Yesterday a generous friend let me use her fabulous intaglio press. I spent the entire day inking monotypes and dancing to music in her perfect little studio. It was perfect timing too, for today a curator from the University had scheduled to come over to see some new work for a Fall show she is planning. I was glad I had some really new work to add to other things she wanted to view. The ink was still wet.
I have a series I started in ’07 called “Core Samples.” The idea that interested me behind this is what geologists do to test the hidden parts deep in the earth. They drill down a tube and grab up the layers of sediment, exactly as they have rested unnoticed for centuries. The layers are a record of time and passages, even the decaying of many organic things. The vertical pieces I have done recall this geological practice, but they are really landscapes in a sense. They are to me inner as well as outer landscapes. Landscapes I have come to understand are important work, or they can be. The Chinese have been doing sublime landscapes for centuries, and the best of them are not pretty pictures but worldview statements about the position of man in the grand scheme of wonder.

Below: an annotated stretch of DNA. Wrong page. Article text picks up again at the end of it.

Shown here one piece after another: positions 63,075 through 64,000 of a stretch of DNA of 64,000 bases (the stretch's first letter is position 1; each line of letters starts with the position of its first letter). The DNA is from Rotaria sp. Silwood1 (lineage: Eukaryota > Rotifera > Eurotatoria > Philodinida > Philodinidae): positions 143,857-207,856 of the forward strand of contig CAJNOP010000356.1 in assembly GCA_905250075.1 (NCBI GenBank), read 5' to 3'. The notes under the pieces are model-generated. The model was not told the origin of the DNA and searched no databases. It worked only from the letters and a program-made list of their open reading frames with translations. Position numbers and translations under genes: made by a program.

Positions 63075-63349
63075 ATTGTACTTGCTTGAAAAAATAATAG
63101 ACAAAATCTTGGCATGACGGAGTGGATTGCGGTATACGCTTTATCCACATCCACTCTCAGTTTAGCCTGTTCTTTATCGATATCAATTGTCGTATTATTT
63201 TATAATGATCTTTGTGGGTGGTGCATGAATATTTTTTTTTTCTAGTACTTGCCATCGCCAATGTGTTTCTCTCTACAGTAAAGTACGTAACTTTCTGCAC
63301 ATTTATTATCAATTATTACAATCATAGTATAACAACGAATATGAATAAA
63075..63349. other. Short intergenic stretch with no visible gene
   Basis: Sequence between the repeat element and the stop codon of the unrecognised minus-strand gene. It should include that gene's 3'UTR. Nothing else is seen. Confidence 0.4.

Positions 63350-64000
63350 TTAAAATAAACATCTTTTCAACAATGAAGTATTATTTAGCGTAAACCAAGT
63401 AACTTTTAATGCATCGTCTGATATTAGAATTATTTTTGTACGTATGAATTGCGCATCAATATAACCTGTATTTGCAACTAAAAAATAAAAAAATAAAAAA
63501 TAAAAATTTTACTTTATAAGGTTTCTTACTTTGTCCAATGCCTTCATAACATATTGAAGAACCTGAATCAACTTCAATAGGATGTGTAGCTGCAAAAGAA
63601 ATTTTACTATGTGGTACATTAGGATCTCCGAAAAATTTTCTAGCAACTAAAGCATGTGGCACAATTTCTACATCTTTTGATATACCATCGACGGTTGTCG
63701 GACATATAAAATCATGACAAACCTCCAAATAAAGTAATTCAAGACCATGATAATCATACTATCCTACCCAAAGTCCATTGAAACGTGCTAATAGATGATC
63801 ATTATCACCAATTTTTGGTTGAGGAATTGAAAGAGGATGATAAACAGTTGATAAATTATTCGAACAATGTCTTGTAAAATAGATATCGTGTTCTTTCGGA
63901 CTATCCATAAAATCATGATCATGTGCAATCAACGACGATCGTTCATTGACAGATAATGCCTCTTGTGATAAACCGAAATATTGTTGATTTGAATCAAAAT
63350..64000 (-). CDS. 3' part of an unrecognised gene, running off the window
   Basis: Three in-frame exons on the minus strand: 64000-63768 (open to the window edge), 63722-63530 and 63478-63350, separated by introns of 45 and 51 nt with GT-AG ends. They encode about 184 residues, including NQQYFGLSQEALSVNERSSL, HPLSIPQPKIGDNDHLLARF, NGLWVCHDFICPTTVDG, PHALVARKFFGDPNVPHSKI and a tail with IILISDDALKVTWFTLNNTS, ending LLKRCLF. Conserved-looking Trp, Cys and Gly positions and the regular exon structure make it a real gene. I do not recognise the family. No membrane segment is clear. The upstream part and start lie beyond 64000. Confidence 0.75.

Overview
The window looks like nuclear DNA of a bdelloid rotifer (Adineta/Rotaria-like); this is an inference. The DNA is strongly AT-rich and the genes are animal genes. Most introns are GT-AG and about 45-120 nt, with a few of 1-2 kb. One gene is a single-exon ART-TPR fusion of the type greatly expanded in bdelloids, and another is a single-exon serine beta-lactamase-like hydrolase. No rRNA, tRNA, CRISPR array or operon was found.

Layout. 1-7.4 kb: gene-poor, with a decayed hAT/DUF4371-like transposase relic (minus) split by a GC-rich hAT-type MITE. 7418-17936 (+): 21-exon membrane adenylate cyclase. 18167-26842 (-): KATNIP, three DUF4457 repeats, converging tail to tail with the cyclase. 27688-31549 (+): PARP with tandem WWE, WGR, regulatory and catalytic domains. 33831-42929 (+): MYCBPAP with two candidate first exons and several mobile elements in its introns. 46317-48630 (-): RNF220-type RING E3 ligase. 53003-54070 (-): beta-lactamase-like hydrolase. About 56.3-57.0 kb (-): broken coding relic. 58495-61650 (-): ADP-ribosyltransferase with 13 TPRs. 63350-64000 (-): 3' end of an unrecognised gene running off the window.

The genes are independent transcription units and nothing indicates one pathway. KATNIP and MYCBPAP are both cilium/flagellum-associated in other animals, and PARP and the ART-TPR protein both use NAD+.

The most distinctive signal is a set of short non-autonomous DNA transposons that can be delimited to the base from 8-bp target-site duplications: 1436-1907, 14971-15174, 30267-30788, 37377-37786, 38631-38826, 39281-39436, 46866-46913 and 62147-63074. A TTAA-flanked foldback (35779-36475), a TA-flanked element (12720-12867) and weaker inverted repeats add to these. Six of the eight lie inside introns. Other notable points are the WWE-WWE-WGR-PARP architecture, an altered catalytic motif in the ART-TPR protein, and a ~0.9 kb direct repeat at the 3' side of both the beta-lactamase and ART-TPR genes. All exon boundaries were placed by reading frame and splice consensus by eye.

What I am posting today is one that I inked up yesterday. It is a direct response to what I wrote last time about the images that showed up in my pocket. I agree that the photo images I somehow gathered on my hike are better than this core sample representation. However the inked semblance reminds me of the gift of that day and is therefore a record of joy. I used an old racquetball of my husbands as a drawing tool to make the marks in this image. I hope you can dance with it too.